Like most Indian food that is created to satiate the hunger of the working class, Mumbai’s favourite, the vada pav has a similar backstory rooted in the mid-’60s.
Synonymous with the culture of Maximum City, this modest dish, often served with spicy red chutney and fried green chillies, is believed to be invented by Ashok Vaidya.
Ashok decided to become a small-time entrepreneur as he was motivated by that time’s socio-political scenario.
“In 1966, my father used to sell traditional vadas and poha at his small shop in Mumbai. Meanwhile, the bun pav became a hot new trend among mill workers,” says Narendra, son of Ashok.
Understanding the need for a pocket-friendly and quick meal for the mill workers he catered to, Ashok placed the deep-friend vada with a potato filling between pav and served it with chutney. Within a short span of time, Ashok’s vada pav became an instant hit among the mill workers.
From then on, be it morning, noon or night, people formed lines to collect their daily dose of the vada pav from Ashok’s stall while others started selling this invention all over the city.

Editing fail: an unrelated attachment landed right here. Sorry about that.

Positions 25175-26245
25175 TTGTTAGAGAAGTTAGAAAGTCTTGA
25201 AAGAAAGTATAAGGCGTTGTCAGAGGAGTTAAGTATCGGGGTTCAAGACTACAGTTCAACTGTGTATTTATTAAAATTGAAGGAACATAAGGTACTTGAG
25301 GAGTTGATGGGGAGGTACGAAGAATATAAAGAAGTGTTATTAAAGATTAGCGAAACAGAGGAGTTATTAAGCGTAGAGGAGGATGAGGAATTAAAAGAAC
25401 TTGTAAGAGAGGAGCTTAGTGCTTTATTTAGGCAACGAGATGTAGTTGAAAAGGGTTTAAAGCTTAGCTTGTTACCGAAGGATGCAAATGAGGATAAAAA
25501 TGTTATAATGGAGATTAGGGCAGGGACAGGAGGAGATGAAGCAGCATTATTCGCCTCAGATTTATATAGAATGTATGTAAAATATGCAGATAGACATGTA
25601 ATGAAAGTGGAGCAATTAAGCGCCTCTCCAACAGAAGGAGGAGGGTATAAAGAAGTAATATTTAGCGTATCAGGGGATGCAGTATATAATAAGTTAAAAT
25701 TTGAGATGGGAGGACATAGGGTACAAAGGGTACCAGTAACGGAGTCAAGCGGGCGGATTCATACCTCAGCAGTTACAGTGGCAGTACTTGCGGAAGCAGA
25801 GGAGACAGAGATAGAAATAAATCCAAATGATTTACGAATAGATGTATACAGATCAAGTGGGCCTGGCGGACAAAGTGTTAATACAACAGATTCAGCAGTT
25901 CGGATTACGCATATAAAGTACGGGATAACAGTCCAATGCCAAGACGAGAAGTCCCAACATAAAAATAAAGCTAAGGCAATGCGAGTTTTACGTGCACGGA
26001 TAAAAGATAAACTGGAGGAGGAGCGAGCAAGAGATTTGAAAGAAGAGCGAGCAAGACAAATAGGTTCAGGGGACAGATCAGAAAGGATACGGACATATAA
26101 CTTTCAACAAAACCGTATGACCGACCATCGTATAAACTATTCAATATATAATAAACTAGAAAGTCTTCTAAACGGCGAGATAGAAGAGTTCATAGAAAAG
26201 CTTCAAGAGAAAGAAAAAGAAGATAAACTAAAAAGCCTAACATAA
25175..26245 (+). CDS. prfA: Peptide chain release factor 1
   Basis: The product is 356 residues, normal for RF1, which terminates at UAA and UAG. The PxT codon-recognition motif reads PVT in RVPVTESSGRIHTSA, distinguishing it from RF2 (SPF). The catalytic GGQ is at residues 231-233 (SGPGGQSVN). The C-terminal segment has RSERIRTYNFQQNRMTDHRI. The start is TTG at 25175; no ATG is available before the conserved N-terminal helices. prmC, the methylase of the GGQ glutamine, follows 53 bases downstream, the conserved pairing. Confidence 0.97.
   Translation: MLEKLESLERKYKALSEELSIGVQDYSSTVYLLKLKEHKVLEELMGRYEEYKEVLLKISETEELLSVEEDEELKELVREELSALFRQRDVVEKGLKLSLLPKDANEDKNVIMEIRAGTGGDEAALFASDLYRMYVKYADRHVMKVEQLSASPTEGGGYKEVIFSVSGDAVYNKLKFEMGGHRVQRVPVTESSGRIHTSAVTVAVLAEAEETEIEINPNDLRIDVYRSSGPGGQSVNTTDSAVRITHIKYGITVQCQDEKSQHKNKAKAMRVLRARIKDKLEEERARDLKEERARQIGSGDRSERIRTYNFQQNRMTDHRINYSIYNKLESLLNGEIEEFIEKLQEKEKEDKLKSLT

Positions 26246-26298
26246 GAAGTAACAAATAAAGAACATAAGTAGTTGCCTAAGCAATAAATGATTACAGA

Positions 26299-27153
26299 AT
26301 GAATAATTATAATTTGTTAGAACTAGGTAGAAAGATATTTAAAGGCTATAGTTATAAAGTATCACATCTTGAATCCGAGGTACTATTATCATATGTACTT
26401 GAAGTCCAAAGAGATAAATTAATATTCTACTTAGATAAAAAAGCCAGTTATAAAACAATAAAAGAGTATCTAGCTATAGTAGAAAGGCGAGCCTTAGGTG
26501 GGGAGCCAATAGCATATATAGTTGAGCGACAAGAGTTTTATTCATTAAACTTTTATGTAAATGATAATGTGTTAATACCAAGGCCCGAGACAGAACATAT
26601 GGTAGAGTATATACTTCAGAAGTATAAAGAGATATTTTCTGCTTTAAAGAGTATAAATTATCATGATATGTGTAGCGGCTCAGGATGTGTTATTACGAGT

At the age of 58, Ashok passed away on July 6, 1998. However, Narendra took over his father’s business and still serves hot vada pavs at platform number 1 on the western line of Dadar railway station.
The Vada Pav, which became a hit over 50 years ago, still continues to occupy a special space in every individual’s heart.
Since then, the humble vada pav has travelled to many other cities and small towns, which offer this snack with their own variation and a secret ingredient.
Every year, August 23 is also considered as World Vada Pav Day. And rightly so, as this Indian version of the burger has fans from the young and the old, the rich and the poor.
(Edited by Yoshita Rao)